Men with a history of obesity more at risk of having blood clot in the leg: Study
A blood clot (thrombus) in a leg or lung is one of our most common cardiovascular diseases. People with obesity are also at risk of several other serious health problems. Read to know the obesity-related diseases.
Guys, if you're obese or had a history of obesity, you could be at risk of developing cardiovascular diseases. A study from the University of Gothenburg has revealed that men with a history of obesity in their late teens are, in adult life, more at risk of having a blood clot (thrombus) in a leg or lung. The risk is highest in those who were severely obese in adolescence, the study said.
A thrombus in the leg or lung is known as venous thromboembolism (VTE) and it is one of our most common cardiovascular diseases. The risk of having this disease increases with advancing age and, overall, 5-10 percent of the population get affected by it at some time during their lives. The disease is potentially fatal, but its degree of severity may vary for different people.
In the University of Gothenburg study, the VTE risk was over twice higher in people with obesity (BMI 30-35) than the reference group. For those with severe obesity, the corresponding relative risk was nearly fivefold during the follow-up period. The study was published in Journal of Internal Medicine.
Dr Katarina Glise Sandblad, the first author of the study, noted that obesity-related diseases, such as certain forms of cancer, can also affect thrombus risk. Dr Glise Sandblad is a PhD student at Sahlgrenska Academy, University of Gothenburg, a resident physician specializing in internal medicine at Sahlgrenska University Hospital. Although the current study covers men only, the researchers believe that the patterns and associations found may be similar for women.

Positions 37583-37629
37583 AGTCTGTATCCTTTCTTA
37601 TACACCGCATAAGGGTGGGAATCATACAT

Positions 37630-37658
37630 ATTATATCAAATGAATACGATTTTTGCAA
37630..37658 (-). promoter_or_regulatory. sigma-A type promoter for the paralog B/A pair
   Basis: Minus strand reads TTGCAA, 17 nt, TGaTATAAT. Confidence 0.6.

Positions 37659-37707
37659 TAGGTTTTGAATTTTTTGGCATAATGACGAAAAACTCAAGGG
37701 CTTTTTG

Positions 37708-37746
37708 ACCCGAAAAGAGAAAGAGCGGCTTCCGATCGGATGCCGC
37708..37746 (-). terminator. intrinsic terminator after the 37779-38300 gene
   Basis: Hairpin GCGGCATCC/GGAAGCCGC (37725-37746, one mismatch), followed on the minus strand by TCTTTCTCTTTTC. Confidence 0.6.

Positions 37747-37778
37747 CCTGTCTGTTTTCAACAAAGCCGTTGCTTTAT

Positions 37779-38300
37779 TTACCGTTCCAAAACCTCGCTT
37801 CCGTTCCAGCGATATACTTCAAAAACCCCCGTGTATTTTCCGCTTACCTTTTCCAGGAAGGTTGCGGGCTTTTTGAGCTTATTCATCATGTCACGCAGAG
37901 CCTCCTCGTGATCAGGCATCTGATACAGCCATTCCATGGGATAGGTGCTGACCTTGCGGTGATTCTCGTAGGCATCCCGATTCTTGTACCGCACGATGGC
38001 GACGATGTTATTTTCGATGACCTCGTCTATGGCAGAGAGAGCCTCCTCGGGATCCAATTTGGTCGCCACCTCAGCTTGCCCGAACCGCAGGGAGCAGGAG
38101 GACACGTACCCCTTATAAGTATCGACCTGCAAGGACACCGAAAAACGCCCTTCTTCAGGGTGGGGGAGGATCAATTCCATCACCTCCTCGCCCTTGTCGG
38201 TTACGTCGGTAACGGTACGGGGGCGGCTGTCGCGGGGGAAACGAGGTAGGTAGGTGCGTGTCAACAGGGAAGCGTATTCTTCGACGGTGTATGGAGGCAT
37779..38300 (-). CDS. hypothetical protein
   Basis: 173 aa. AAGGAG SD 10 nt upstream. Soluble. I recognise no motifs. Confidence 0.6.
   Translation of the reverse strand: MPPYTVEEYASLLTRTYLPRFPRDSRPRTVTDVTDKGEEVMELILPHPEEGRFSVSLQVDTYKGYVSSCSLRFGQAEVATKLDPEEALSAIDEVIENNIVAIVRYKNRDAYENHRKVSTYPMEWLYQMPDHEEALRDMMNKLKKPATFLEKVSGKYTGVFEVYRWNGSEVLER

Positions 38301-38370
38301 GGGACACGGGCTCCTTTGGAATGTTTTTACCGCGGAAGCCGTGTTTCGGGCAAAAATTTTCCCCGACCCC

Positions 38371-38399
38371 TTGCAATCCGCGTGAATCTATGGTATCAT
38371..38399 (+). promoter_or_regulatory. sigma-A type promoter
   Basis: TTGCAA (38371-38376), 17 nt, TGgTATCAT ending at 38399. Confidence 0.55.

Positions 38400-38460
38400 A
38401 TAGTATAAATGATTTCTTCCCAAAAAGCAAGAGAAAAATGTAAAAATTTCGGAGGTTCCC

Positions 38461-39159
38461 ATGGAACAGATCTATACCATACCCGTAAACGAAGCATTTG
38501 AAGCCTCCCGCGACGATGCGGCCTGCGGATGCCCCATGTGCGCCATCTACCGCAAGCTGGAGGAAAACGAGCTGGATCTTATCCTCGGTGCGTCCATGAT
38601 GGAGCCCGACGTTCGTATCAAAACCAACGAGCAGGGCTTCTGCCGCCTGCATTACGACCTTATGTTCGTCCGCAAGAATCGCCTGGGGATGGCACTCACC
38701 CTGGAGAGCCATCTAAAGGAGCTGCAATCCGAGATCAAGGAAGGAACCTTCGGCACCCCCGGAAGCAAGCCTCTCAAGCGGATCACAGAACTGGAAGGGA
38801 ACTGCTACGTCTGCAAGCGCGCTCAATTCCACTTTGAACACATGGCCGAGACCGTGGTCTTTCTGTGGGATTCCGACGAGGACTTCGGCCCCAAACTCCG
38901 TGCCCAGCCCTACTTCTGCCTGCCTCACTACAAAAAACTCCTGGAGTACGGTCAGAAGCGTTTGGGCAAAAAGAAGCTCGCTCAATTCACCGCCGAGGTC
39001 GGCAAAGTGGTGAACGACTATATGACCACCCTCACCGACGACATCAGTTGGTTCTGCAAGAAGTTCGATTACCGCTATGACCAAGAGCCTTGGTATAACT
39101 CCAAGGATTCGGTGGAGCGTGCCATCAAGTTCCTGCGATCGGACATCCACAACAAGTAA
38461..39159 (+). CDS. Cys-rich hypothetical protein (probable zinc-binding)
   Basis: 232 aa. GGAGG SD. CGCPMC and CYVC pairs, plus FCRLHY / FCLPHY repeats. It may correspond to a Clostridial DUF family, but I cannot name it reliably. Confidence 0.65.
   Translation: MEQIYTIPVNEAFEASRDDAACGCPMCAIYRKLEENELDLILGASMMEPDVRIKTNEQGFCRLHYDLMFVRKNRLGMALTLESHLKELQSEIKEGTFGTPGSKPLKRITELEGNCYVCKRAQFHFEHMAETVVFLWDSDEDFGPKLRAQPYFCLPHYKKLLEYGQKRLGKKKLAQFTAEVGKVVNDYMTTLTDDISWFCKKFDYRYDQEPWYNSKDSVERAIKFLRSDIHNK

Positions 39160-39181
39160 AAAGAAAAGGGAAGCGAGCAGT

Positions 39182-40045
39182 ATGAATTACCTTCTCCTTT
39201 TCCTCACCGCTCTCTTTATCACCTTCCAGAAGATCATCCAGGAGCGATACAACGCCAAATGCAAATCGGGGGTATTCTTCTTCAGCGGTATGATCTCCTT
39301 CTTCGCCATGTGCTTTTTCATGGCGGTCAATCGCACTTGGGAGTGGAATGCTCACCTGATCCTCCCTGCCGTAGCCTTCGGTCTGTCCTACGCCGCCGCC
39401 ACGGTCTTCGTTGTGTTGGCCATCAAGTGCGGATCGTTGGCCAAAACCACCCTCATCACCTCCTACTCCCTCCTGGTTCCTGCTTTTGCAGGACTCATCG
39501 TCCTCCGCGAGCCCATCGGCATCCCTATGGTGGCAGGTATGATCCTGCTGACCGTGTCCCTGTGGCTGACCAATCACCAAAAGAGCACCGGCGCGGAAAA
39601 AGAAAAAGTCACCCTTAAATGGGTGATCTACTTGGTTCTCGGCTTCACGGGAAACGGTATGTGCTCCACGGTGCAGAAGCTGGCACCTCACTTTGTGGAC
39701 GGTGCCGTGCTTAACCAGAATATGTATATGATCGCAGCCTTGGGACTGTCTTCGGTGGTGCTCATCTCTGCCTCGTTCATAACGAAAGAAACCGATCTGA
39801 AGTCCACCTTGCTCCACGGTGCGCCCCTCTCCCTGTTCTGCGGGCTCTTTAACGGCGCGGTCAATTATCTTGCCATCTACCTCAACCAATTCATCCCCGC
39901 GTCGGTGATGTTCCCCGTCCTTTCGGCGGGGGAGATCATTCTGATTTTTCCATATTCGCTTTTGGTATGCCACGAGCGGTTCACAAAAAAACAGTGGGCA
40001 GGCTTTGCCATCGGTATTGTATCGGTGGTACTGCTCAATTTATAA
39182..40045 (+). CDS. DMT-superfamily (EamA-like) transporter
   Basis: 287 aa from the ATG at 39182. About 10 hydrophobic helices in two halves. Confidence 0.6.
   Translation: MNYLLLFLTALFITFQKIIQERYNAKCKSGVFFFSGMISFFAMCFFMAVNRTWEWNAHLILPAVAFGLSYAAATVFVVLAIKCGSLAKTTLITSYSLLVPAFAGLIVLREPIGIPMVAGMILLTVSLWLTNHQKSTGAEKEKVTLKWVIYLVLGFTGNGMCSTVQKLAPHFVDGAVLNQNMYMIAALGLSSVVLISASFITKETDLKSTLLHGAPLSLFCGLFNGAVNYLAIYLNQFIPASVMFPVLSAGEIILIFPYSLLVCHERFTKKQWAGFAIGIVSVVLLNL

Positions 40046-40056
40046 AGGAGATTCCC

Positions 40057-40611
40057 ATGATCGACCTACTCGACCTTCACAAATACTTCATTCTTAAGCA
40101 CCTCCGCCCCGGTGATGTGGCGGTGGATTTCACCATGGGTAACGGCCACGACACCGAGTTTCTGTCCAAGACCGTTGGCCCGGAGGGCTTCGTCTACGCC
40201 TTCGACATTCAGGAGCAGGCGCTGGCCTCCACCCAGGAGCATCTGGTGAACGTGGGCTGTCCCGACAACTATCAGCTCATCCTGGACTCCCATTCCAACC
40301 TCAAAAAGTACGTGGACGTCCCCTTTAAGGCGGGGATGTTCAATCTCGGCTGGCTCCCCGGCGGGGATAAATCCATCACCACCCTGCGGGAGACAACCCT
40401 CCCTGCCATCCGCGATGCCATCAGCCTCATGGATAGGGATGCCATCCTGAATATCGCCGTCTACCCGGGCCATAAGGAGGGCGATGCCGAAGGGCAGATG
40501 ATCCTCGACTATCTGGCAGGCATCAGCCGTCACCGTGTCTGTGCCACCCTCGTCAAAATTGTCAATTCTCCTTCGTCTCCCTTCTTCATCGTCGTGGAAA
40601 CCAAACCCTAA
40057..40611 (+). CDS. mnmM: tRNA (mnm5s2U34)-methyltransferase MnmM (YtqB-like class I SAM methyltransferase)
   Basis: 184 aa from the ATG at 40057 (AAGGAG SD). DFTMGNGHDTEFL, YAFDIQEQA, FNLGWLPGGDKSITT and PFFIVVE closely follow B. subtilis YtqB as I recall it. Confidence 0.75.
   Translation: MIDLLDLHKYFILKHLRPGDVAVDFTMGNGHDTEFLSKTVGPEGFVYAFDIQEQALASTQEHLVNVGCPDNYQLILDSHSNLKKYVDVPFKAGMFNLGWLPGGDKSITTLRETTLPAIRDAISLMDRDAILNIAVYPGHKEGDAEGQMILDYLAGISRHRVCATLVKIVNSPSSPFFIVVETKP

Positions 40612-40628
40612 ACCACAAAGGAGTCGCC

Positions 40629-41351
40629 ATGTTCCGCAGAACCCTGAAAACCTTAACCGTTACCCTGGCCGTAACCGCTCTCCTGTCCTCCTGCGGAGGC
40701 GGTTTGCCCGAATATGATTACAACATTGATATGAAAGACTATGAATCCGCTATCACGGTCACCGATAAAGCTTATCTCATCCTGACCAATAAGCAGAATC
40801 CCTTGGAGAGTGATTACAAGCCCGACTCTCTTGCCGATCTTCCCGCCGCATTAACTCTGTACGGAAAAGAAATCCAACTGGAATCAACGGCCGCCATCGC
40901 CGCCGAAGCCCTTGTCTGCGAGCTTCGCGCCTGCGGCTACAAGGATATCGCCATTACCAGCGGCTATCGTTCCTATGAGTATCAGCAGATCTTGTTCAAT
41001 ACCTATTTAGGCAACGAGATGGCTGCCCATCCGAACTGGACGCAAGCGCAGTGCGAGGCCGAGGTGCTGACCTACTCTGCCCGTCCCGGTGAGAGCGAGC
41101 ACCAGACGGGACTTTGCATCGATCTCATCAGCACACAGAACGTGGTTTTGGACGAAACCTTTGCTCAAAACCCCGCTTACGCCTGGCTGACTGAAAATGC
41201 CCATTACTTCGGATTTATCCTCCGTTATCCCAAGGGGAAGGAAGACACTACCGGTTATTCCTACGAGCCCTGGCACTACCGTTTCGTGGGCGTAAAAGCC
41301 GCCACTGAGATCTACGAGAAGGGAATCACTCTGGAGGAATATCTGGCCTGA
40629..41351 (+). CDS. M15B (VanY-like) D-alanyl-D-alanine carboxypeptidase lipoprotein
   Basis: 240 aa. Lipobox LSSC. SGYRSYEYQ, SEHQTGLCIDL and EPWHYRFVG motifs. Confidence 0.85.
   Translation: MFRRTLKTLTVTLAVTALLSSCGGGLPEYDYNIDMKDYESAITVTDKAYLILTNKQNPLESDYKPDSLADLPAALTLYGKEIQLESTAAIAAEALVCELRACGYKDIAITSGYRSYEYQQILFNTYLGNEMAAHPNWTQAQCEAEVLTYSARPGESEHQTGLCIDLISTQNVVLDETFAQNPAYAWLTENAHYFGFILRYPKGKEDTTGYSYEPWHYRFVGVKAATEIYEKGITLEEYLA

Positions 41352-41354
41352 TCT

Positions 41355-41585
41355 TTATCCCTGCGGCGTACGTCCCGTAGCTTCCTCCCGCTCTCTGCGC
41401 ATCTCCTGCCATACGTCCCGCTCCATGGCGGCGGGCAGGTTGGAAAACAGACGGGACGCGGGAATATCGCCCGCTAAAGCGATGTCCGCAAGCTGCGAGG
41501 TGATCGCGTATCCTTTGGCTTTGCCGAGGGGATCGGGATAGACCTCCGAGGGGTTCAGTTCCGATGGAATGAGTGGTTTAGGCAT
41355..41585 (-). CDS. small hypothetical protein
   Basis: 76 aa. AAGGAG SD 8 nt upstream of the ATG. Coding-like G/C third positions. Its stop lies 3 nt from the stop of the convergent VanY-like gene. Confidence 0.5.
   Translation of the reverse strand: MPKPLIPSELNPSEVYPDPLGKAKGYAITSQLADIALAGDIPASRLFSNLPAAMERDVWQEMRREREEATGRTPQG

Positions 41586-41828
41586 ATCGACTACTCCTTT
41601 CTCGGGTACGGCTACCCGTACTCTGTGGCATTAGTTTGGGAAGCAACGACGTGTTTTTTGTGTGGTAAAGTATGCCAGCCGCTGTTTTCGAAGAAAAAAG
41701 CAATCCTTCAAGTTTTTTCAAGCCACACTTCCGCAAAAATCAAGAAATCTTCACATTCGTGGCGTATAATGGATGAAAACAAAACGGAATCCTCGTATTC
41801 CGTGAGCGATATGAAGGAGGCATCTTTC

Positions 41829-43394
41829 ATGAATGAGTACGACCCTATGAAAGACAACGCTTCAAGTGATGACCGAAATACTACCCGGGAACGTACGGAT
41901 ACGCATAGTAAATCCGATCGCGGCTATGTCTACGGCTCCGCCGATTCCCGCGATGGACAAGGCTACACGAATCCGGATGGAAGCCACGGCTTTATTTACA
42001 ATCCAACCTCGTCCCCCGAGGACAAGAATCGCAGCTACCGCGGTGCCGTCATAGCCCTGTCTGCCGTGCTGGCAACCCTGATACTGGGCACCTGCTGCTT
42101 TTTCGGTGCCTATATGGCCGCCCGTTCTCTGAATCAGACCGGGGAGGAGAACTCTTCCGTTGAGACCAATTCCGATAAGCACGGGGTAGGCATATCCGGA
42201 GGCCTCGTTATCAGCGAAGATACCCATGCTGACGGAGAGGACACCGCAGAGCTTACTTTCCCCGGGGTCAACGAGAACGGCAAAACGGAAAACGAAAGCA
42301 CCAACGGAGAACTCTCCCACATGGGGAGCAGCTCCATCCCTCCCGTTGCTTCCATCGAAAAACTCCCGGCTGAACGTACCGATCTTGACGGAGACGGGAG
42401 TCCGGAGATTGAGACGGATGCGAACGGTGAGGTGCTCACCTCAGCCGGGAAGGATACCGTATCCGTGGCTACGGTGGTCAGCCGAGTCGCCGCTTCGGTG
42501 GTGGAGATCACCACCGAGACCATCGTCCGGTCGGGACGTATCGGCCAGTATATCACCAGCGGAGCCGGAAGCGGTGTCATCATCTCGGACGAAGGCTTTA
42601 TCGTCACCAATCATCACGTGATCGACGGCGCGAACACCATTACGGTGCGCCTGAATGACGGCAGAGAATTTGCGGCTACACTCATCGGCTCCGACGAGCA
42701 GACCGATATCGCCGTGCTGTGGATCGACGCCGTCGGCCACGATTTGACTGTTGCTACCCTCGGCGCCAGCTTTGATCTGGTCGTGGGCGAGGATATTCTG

The more obese a person is, the more likely he or she is to have health problems, say health experts. Here are some obesity-related diseases that you should know about.
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Heart Disease and Stroke
Overweight people are at higher risk of having high blood pressure, a major risk factor for heart disease and stroke, than those with healthy weight. Being overweight can also lead to angina - chest pain caused by decreased oxygen to the heart. Risk of sudden death from heart disease or stroke may also be higher in obese people.
If you're overweight, then you're two times more likely to develop type 2 diabetes compared to normal weight people. In people with Type 2 diabetes, the body's ability to control blood sugar decreases, and it a major cause of early death, heart disease, stroke, and blindness. Losing weight is the best way to control your blood sugar levels and reduce your risk of developing type 2 diabetes.
Obesity is also linked to several types of cancer. Studies say overweight men are at higher risk for developing colorectal cancer and prostate cancer. In women, being overweight may cause cancer of the uterus, gallbladder, cervix, ovary, breast, and colon.
Gallbladder disease and gallstones are also more common among overweight people. But researchers are not very clear as to how being overweight may cause gallbladder disease.
Carrying extra pounds means putting extra pressure on your joints, which can lead to osteoarthritis. Too much pressure on the joints can wear away the cartilage (tissue that cushions the joints) that normally protects them. Osteoarthritis often affects the knee, hip, and lower back joints. Obesity is also linked to gout, a disease that is caused by high levels of uric acid in the blood. It affects the joints.
Sleep apnea is another condition associated with being overweight. It causes a person to snore heavily and to stop breathing for short periods during sleep. According to researchers, sleep apnea may cause daytime sleepiness and even heart failure.